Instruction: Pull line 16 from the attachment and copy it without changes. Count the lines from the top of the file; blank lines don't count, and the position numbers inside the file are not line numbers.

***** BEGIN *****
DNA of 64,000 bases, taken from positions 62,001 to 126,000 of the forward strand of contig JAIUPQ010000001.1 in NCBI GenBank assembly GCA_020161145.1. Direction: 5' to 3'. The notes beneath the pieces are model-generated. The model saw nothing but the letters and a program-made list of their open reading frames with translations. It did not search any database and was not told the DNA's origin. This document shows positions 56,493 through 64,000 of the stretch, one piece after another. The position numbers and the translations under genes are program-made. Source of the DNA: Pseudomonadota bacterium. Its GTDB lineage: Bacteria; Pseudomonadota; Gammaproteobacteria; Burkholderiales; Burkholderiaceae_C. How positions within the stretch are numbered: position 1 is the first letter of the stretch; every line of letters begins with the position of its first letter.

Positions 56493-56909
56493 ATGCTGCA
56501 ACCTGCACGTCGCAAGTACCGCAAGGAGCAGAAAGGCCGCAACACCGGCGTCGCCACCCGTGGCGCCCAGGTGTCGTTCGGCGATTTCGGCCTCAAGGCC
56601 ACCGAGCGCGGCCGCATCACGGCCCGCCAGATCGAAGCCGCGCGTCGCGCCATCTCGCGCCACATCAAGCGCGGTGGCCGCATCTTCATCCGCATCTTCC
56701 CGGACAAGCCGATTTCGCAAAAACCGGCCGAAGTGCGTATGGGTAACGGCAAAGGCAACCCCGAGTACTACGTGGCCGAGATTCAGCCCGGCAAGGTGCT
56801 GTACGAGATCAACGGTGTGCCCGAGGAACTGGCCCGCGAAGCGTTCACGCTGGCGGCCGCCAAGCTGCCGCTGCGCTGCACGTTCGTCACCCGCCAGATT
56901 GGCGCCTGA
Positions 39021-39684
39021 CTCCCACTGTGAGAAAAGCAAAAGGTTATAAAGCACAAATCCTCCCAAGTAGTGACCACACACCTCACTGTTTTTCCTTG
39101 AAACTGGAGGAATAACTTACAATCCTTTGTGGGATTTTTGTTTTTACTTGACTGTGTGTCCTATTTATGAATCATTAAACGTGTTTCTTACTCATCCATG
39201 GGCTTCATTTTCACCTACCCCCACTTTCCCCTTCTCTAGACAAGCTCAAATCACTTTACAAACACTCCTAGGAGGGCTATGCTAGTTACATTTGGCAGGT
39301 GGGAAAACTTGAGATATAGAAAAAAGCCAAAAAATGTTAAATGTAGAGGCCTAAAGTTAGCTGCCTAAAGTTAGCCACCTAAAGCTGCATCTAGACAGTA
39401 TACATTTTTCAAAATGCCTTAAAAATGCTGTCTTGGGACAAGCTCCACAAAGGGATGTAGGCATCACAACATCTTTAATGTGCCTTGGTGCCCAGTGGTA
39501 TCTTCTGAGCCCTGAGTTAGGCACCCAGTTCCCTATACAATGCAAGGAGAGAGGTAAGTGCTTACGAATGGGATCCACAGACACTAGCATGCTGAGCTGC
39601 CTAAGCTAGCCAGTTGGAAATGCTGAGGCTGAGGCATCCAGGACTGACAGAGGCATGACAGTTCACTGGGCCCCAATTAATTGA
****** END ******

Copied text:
39601 CTAAGCTAGCCAGTTGGAAATGCTGAGGCTGAGGCATCCAGGACTGACAGAGGCATGACAGTTCACTGGGCCCCAATTAATTGA